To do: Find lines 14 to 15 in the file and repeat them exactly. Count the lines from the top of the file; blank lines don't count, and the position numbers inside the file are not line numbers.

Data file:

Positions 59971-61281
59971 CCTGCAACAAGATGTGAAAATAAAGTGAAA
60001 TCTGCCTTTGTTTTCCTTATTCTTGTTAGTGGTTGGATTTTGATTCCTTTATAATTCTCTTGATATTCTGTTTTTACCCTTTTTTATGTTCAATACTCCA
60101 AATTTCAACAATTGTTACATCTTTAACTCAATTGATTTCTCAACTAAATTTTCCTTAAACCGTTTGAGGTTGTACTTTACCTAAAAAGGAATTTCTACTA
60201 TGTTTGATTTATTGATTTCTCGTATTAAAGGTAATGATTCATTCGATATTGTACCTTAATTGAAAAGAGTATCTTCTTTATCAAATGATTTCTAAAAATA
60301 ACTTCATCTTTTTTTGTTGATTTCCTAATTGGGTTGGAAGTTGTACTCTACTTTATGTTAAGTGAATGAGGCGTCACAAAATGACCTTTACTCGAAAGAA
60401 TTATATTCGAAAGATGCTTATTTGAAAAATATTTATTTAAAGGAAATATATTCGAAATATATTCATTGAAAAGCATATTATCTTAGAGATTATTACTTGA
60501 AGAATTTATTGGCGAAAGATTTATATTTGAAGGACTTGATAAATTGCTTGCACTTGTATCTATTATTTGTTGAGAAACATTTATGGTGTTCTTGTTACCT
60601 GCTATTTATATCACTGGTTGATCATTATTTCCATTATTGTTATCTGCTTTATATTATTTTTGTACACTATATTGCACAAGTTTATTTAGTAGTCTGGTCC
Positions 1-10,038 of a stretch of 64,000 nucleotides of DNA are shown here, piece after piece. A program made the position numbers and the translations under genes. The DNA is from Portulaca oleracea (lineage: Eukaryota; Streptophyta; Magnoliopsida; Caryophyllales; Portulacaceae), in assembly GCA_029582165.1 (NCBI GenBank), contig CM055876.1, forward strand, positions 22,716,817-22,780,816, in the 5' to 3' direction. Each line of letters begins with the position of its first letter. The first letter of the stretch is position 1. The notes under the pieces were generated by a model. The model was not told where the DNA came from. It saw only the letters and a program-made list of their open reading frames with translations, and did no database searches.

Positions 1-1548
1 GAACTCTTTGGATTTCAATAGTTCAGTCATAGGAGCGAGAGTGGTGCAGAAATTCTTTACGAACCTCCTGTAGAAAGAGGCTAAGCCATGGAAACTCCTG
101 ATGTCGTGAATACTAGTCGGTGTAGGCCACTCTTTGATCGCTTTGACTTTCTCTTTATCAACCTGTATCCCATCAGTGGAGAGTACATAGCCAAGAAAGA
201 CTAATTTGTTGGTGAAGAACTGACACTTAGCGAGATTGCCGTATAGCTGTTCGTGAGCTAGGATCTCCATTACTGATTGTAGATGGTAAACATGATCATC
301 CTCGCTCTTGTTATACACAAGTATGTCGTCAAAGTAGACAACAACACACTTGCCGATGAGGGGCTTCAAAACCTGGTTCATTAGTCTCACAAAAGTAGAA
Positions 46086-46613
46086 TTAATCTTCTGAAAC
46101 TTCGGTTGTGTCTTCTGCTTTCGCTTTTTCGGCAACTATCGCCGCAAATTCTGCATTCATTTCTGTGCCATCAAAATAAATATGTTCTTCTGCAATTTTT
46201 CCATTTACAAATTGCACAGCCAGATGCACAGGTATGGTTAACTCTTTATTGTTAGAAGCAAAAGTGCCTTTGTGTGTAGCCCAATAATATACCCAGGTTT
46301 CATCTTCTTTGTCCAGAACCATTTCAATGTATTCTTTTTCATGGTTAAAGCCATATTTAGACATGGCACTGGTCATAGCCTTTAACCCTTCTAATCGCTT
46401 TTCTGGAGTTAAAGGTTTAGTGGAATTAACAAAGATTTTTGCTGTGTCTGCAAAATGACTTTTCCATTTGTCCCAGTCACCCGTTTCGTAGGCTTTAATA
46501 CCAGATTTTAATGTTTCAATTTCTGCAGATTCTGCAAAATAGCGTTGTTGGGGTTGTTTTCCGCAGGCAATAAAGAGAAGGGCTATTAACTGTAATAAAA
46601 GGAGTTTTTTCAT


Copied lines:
201 CTAATTTGTTGGTGAAGAACTGACACTTAGCGAGATTGCCGTATAGCTGTTCGTGAGCTAGGATCTCCATTACTGATTGTAGATGGTAAACATGATCATC
301 CTCGCTCTTGTTATACACAAGTATGTCGTCAAAGTAGACAACAACACACTTGCCGATGAGGGGCTTCAAAACCTGGTTCATTAGTCTCACAAAAGTAGAA